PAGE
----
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What We Lose When We Take Down Statues of Men Like Columbus

Published by The Daily Signal

By Jarrett Stepman 

Another day, another historic statue comes down.

This time in California, to no one’s surprise.

On Tuesday, the San Jose City Council voted to remove a Christopher Columbus statue from City Hall. The California city joins a long list of other municipalities that have considered removing Columbus statues or have abolished Columbus Day in favor of Indigenous Peoples’ Day.

So, why did this statue have to come down?

The San Francisco Chronicle reported:

The vote came after activists repeatedly denounced the explorer, whose conquests in the Caribbean led to the deaths of hundreds of thousands of indigenous people, and declared him not statue-worthy.

San Jose Mayor Sam Liccardo backed the move, saying, according to CBS SFBayArea, that “there is no policy basis for keeping a statue of somebody who was not from San Jose in City Hall.”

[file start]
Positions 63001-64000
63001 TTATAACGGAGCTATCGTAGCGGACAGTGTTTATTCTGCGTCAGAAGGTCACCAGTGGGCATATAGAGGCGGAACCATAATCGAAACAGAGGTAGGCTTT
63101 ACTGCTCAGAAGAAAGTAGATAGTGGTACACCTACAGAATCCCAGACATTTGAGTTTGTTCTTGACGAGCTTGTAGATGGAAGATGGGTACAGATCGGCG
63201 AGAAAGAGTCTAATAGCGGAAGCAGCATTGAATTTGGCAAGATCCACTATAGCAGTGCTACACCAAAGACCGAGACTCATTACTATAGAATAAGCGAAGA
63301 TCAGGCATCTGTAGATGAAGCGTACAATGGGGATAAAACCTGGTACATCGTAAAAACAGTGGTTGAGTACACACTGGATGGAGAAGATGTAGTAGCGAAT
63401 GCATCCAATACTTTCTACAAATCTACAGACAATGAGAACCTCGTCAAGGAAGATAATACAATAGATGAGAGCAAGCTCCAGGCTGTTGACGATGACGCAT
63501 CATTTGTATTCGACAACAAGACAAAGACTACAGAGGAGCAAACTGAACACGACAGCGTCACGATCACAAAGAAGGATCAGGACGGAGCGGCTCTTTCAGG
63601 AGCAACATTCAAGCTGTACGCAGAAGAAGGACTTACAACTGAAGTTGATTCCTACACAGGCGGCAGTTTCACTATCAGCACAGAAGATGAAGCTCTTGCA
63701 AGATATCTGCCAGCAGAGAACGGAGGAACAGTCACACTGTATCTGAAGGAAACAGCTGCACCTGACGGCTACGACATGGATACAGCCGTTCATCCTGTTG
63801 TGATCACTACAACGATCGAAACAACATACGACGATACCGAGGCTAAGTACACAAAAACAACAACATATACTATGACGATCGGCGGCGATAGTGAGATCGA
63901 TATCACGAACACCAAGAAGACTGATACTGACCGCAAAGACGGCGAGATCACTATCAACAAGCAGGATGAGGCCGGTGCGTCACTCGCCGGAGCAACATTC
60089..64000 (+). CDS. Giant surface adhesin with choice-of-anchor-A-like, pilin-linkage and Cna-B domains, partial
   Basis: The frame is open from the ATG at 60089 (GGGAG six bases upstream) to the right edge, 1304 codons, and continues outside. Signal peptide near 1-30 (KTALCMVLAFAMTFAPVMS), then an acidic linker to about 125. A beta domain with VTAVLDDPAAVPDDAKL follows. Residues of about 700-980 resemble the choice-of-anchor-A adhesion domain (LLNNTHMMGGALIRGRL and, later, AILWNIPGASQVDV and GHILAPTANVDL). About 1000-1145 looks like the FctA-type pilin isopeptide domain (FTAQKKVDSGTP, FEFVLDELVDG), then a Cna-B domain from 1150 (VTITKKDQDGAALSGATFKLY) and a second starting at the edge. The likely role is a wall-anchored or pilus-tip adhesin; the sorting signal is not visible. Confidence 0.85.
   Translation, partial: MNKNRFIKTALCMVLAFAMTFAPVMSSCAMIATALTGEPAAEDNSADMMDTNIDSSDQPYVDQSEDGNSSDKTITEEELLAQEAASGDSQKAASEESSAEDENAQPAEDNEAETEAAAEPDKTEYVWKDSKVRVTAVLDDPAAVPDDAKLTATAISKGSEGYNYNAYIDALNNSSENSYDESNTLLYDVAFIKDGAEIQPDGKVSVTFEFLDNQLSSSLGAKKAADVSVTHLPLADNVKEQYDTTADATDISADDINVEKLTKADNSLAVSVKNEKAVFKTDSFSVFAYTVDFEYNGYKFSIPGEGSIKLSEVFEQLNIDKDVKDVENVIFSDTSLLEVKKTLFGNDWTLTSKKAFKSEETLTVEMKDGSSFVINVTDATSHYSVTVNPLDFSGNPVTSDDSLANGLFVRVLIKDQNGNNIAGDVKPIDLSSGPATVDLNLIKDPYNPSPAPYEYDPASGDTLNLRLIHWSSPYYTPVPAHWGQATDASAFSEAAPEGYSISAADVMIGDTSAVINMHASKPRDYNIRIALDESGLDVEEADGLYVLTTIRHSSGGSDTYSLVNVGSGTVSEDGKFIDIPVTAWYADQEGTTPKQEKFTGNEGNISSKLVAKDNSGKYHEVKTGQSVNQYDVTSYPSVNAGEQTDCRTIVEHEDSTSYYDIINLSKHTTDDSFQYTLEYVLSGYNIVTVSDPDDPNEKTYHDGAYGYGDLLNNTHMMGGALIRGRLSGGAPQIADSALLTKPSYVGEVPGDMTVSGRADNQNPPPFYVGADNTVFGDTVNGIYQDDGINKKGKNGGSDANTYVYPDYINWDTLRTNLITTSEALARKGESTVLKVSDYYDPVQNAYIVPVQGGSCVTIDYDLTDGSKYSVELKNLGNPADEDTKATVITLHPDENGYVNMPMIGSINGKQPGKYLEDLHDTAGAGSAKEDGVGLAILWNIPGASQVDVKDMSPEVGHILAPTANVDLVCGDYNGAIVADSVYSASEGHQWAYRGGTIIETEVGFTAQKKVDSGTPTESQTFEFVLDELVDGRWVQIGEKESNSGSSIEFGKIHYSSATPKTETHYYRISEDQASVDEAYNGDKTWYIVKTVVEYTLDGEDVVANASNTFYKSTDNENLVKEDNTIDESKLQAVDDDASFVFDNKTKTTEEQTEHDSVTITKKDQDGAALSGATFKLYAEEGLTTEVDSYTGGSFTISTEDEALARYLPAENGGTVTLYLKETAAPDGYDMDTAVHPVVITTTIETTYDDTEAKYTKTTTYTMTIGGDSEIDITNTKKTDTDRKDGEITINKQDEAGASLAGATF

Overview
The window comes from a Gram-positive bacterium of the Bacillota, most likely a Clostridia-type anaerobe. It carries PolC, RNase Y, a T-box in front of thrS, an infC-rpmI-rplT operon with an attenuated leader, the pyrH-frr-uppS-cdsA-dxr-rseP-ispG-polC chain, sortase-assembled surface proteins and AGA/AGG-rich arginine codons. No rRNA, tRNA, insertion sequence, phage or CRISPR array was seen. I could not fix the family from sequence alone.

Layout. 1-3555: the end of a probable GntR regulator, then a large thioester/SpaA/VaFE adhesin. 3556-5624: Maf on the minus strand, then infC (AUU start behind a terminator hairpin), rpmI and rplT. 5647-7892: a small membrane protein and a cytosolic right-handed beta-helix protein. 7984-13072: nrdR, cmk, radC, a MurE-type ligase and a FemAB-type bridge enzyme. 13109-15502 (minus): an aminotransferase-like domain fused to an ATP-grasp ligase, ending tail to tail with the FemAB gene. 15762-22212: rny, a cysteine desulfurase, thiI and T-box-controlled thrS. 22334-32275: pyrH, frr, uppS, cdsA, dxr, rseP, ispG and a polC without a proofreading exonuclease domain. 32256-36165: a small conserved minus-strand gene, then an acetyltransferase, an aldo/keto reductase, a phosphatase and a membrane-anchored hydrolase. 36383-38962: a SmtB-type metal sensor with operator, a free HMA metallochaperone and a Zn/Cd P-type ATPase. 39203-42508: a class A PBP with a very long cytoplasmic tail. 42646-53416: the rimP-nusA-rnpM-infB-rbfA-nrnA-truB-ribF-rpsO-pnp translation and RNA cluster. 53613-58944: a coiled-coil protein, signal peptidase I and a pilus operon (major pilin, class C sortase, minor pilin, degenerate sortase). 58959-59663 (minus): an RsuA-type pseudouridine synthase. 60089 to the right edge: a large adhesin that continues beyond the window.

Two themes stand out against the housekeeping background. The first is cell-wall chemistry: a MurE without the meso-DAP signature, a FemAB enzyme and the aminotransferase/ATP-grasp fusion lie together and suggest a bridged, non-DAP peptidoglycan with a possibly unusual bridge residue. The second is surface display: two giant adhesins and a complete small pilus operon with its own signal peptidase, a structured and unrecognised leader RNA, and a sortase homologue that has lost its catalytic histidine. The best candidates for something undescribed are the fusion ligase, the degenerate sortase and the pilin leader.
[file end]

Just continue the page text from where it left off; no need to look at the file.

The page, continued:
“Look, I’m Italian-American. I think my grandfather was a member of the group that donated it,” Liccardo said. “But I think that our understanding of history evolves as we learn more.”

No local museum wants the statue, according to the report, so its final location is currently in limbo.

There is a lot to unpack from this absurd decision.

It’s sad that a man who most Americans once recognized as the seed-planter of their civilization has been so unceremoniously cast aside.

There was a time when Columbus was a nearly universally revered figure in the Americas, a man who stood for the bold, entrepreneurial spirit of the New World.

Columbus was a hero for immigrants, a man who risked all to forge a new beginning in a far-off land.

See the full story here.


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